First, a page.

When one person acts as the agent of another, the agent owes the other fiduciary duties. Yet, who is considered the agent can get confusing when a professional uses a title like “real estate agent.” So, what is a fiduciary duty in real estate? In short, realtors and brokers must act in the best interests of anyone they work for.Whether you are a client or a real estate professional, if you are wondering about fiduciary responsibilities in real estate, the Hunnicutt Law Group can help. We offer our experience and knowledge of the law alongside a commitment to ensuring we minimize the stress of your legal case however we can.
What Is a Fiduciary?
A fiduciary is a person or entity that owes duties to another, known as the beneficiary or principal. Fiduciary relationships are created when you hire someone to act on your behalf in certain circumstances. Fiduciaries must “act with the highest degree of honesty and loyalty” toward principals.
What Fiduciary Duties Do Real Estate Professionals Owe?
The National Association of Realtors (NAR) uses the acronym OLDCAR to explain the duties real estate professionals owe:
- Obedience—the professional must follow their client’s instructions;
- Loyalty—the professional must act in the client’s best interests;
- Disclosure—the professional must disclose material facts in any transaction;
- Confidentiality—the professional must keep their client’s information confidential;
- Accounting—the professional must keep accurate records; and
- Reasonable care—the professional must use reasonable care when representing the client.
In addition, the Texas Real Estate Commission (TREC) provides regulations for real estate agents and brokers. Under TREC’s Canons of Professional Conduct and Ethics, Texas real estate professionals owe fidelity when they act as an agent, including:
- Representing the interests of the client;
- Ensuring all parties to a transaction understand to whom the professional owes a duty;
- Treating all parties fairly, regardless of client relationship;
- Being “faithful and observant” to their role;
- Being “scrupulous and meticulous” in performing their role; and
- Placing “no personal interest above that of the client.”
Real estate professionals also must always act with integrity. They must be prudent and cautious to avoid affirmative misrepresentation and misrepresentation by omission.
When Does a Realtor Have a Fiduciary Duty?
Realtors and brokers must treat every party to a transaction fairly. But when does their fiduciary duty kick in? TREC is clear when the duty exists—when the professional acts as an agent. So, when does the professional become the person’s agent?Under basic principles of agency law, which apply to Texas real estate professionals, an agent acts on behalf of another. Thus, a realtor is an agent when they are acting on behalf of another in a professional capacity. The realtor who listed a home for sale is not a fiduciary to potential buyers, but they are a fiduciary to the seller. Similarly, a realtor who negotiates the terms of purchase with the seller’s realtor is an agent acting on behalf of the buyer. A broker is an agent who represents someone in a transaction or lists real estate for sale under an exclusive agreement.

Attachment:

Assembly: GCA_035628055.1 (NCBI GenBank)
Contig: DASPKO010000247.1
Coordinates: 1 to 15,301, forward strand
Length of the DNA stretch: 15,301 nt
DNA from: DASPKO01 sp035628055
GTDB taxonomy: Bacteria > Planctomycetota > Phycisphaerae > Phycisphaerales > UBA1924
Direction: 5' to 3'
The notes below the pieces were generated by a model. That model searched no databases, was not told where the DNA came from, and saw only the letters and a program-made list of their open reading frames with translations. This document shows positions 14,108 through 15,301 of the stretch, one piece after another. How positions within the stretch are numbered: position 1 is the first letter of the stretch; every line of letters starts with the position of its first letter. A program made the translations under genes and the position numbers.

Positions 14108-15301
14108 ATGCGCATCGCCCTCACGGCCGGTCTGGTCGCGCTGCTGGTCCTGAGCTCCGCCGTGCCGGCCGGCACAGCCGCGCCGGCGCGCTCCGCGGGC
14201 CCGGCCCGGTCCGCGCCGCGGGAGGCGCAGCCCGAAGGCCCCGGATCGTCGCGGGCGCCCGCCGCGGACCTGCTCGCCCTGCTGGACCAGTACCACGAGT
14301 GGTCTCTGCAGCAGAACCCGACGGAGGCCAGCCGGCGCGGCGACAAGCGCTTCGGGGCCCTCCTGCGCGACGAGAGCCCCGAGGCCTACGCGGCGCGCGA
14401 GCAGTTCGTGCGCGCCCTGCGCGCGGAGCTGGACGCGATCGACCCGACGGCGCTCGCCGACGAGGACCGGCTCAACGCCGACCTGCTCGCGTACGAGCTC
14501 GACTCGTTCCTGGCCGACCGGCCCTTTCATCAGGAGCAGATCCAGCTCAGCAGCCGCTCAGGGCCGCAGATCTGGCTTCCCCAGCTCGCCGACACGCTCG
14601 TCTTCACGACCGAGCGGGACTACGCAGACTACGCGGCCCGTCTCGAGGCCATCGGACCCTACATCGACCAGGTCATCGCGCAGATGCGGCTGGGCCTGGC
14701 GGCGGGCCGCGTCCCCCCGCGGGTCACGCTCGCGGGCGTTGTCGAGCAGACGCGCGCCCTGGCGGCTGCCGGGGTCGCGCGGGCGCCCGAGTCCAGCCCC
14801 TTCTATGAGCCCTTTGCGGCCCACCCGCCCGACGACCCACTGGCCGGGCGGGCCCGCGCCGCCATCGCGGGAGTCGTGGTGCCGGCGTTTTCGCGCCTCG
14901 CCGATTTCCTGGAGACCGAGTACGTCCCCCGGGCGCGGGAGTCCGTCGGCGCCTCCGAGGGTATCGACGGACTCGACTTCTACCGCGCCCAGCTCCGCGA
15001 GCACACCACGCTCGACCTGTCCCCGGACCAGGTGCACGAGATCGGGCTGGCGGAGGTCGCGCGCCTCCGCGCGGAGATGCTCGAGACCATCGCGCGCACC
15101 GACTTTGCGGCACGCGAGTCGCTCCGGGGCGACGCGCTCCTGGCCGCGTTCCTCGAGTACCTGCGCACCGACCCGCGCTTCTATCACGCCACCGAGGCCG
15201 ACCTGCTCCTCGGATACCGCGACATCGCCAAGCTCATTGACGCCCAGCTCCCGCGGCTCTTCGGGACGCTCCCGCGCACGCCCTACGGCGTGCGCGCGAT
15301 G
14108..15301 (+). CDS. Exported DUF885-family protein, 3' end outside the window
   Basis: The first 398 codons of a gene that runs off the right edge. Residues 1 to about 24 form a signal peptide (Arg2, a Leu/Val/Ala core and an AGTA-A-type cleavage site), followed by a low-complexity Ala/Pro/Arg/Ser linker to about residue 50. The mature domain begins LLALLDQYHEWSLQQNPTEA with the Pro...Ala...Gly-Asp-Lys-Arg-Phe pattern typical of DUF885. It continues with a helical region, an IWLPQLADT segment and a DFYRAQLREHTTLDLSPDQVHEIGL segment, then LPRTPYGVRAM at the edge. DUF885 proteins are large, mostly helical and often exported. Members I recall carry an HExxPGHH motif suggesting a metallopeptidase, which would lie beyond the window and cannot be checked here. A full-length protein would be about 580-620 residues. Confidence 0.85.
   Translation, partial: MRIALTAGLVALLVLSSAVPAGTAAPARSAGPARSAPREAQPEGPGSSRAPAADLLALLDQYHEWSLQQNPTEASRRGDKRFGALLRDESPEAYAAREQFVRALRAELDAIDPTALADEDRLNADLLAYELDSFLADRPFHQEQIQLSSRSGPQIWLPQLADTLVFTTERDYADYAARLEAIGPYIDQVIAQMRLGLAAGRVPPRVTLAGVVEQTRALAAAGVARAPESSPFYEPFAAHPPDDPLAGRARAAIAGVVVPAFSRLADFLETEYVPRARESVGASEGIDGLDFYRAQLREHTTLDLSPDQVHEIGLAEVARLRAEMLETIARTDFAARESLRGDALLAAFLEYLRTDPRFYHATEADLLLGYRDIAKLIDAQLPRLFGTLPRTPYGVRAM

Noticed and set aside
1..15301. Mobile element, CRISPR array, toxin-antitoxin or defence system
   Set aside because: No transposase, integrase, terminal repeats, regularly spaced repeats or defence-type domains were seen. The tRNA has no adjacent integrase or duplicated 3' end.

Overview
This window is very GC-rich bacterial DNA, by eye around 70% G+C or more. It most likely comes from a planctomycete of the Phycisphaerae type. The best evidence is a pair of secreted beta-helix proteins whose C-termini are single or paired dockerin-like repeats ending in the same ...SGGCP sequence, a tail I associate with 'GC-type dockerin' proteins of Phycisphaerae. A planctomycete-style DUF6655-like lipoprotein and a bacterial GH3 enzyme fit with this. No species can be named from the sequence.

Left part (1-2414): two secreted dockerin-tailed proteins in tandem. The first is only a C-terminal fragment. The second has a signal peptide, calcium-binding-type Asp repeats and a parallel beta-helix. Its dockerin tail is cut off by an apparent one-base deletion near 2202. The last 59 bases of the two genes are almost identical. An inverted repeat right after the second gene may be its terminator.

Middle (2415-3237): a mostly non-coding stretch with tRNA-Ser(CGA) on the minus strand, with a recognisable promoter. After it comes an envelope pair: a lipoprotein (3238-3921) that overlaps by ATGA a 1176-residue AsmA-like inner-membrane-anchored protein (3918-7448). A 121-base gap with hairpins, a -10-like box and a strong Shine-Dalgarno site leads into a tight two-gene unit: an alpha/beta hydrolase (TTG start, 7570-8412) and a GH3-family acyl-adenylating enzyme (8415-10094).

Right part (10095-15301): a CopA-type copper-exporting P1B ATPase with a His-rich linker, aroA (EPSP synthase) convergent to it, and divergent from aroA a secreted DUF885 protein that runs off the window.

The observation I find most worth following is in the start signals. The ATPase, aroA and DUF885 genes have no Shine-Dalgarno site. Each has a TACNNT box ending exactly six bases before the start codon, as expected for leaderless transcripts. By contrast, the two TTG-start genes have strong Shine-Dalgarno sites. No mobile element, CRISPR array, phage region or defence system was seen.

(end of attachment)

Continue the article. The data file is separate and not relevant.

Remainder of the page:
What Is a Breach of a Fiduciary Duty in Real Estate?
- A fiduciary relationship existed;
- The fiduciary breached their duty; and
- The breach harmed the principal or benefited the fiduciary.
Consider, for example, a buyer’s agent who deliberately steers the buyer toward higher-cost properties and away from properties within the buyer’s budget. As a result, the agent receives a larger commission. Because the realtor misled the buyer about the available options, they breached their duty and benefited from the higher commission.
In contrast, consider a seller’s agent who knows the seller is motivated to sell. A potential buyer offers a low bid on the property. Even if the realtor knows the property should go for much more, they must inform the seller. If they do not, they violate their fiduciary duty.
What Are the Remedies for Breach of a Fiduciary Duty?
When a real estate professional breaches their fiduciary duty, the principal usually requests contract rescission or damages.
Asking for rescission undoes a contract. The goal of rescission is to return the party to the position they were in before the breach. For example, if a person purchased a property with serious structural defects that their agent knew of and failed to disclose, they may ask for rescission.
The most common remedy, however, is damages. Like rescission, damages are intended to place the party who was harmed in the position they would be had the breach not occurred. The principal can request the real estate professional pay for actual expenses incurred and cover the cost of any other harm their breach caused.
How Can Hunnicutt Law Help?
Fiduciary duties in real estate offer vital protection for everyone involved in real estate transactions, which often represent the largest purchase individuals will ever make. If you believe a real estate professional breached a fiduciary duty to you or if a former or current real estate client has accused you of breaching a fiduciary duty, the Hunnicutt Law Group can help. With our years of experience, we can honestly evaluate your case and help you figure out what to do next. Contact us today.